Ford Promises Greater Spotlight for Lincoln

lincoln c rear

Through a news release Wednesday, the Ford Motor Company provided a definite end to their Mercury brand after 2010. A mid-level division anchor used to draw general sales to Lincoln-Mercury dealerships, existing franchises converting to Lincoln-only business is understandably concerned about their future appeal. Bringing solace to Lincoln retailers, the announcement for the demise of Mercury details an exciting new path for Ford’s premium brand highlighted new vehicle offerings over the next 4 years.

Pointing to the 2011 Lincoln MKX crossover and an upcoming MKZ Hybrid as immediate new products, a new C-segment (compact) car is officially confirmed as coming down the pipelines. A reversal from the apparent ‘big and beautiful’ philosophy boasted by past sedans and sport utility vehicles, a compact Lincoln was previewed in prototype form in 2009 in the C Concept. A crisp, two-box design vehicle, the Lincoln C Concept projected some optimistic styling inspiration for how the future production compact car may resemble. While no production details have been released, this Lincoln compact car will likely share the 2011 Ford Focus underpinnings along with a powerplant from Ford’s new EcoBoost four-cylinder engine family.

Though downsizing luxury brands is widely accepted in Europe and even Canada, the United States auto consumer has not reacted entirely well to smaller luxury vehicles. Lincoln’s main competitor Cadillac encountered a marketing disaster called the Cadillac Cimarron during the mid to late 1980s. While Cadillac stumbled, other European luxury car companies have recently found traction with smaller vehicles. The BMW 1-Series and Audi A3 are two vehicles demonstrating that American tastes may be warming to premium small cars.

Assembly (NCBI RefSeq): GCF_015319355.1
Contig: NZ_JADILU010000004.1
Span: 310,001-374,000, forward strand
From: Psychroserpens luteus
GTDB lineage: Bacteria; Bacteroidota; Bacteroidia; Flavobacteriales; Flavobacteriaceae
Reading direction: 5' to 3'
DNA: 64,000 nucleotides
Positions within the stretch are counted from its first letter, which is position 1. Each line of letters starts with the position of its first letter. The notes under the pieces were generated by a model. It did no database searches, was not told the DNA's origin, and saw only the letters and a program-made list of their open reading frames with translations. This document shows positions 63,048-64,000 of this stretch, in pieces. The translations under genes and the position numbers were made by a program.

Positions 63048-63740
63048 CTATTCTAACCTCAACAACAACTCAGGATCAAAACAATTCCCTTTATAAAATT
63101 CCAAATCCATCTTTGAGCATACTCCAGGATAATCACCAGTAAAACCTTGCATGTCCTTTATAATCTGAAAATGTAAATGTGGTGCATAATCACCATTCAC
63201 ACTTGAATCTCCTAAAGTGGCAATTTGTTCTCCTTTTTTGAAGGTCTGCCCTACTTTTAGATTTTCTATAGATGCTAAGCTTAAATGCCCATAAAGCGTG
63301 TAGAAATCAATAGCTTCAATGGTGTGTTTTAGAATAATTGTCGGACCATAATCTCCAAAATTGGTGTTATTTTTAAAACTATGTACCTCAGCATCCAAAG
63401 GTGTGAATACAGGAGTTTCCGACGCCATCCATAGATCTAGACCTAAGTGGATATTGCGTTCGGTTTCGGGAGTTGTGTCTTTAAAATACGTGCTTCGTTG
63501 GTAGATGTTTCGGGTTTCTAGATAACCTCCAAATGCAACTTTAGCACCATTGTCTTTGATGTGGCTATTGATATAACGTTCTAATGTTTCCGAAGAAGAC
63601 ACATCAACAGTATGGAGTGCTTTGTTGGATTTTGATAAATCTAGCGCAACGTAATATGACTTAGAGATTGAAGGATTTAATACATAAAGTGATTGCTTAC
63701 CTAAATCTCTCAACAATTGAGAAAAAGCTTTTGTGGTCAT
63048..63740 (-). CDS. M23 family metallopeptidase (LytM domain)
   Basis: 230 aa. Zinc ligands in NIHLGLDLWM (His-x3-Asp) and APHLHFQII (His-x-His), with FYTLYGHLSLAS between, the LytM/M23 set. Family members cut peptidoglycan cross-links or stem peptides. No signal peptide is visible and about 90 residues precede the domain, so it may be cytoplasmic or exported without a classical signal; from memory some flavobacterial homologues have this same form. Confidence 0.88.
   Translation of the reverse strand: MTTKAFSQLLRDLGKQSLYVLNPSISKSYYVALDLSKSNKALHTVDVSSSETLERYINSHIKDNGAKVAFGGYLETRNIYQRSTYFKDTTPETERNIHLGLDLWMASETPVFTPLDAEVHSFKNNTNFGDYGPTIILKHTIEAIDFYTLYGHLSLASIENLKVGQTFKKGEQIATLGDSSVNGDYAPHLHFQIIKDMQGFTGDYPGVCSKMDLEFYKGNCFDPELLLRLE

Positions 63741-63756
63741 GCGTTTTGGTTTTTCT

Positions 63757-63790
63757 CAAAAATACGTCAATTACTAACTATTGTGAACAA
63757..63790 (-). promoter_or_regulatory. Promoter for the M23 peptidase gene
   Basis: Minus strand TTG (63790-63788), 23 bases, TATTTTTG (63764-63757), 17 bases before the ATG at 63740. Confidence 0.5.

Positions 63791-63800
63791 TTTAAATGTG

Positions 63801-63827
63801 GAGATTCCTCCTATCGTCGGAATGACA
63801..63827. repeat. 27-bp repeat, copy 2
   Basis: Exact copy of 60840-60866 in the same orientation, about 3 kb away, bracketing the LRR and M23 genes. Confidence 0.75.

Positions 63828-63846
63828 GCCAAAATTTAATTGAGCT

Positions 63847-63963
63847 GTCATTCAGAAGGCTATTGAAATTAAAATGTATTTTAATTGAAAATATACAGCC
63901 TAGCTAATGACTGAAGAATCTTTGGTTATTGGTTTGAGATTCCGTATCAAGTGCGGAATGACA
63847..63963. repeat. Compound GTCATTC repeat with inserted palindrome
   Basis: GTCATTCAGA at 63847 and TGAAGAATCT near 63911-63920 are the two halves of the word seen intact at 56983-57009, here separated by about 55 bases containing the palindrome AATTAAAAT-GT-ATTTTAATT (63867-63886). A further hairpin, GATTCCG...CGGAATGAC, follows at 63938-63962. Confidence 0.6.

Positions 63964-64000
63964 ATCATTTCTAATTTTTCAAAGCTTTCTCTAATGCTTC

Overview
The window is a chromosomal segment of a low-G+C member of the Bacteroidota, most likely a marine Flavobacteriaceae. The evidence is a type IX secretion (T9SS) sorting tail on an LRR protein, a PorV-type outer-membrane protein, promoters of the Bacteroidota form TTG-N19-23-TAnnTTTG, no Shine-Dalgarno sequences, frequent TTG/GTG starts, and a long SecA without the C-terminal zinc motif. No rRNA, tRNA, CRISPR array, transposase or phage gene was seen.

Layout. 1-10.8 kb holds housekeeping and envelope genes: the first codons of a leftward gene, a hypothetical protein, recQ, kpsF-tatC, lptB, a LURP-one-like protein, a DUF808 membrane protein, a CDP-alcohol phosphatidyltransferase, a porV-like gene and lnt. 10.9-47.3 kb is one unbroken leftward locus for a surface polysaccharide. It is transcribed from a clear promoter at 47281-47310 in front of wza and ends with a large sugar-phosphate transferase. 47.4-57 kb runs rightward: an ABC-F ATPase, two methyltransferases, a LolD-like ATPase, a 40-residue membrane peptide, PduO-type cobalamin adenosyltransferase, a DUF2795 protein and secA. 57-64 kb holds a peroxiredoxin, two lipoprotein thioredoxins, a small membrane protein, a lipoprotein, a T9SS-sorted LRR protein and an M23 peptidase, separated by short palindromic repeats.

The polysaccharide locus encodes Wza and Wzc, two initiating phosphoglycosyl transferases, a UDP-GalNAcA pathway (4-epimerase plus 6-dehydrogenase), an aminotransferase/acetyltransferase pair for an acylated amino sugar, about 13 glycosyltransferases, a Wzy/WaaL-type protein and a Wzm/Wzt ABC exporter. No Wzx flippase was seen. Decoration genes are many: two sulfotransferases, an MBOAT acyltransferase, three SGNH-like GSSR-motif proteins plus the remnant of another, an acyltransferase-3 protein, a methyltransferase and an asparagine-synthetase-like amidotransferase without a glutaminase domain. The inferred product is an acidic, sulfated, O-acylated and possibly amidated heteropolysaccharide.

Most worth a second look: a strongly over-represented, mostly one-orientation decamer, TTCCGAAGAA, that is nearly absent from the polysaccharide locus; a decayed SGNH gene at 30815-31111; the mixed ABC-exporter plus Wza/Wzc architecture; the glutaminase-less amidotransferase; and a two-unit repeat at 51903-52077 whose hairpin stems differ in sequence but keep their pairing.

Even before the plans for Mercury was divulged, Ford’s premium marque Lincoln enters 2010 within the process of a massive revitalization. Falling victim to the success of their full-sized Navigator sport utility vehicle which started in the late 1990s, their car business suffered from unexciting products. The Lincoln brand was also shuffled within Ford being mismatched with Jaguar and Volvo under a short-lived strategic Prestige brand pairing. On top of this, Lincoln was losing market share to an energized rival Cadillac. As foreign luxury makes were sold off by Ford, Lincoln finally received comprehensive attention.

Selling 82,847 vehicles in 2009, Lincoln has made massive gains in market share gaining 1.8 per cent in 5 years.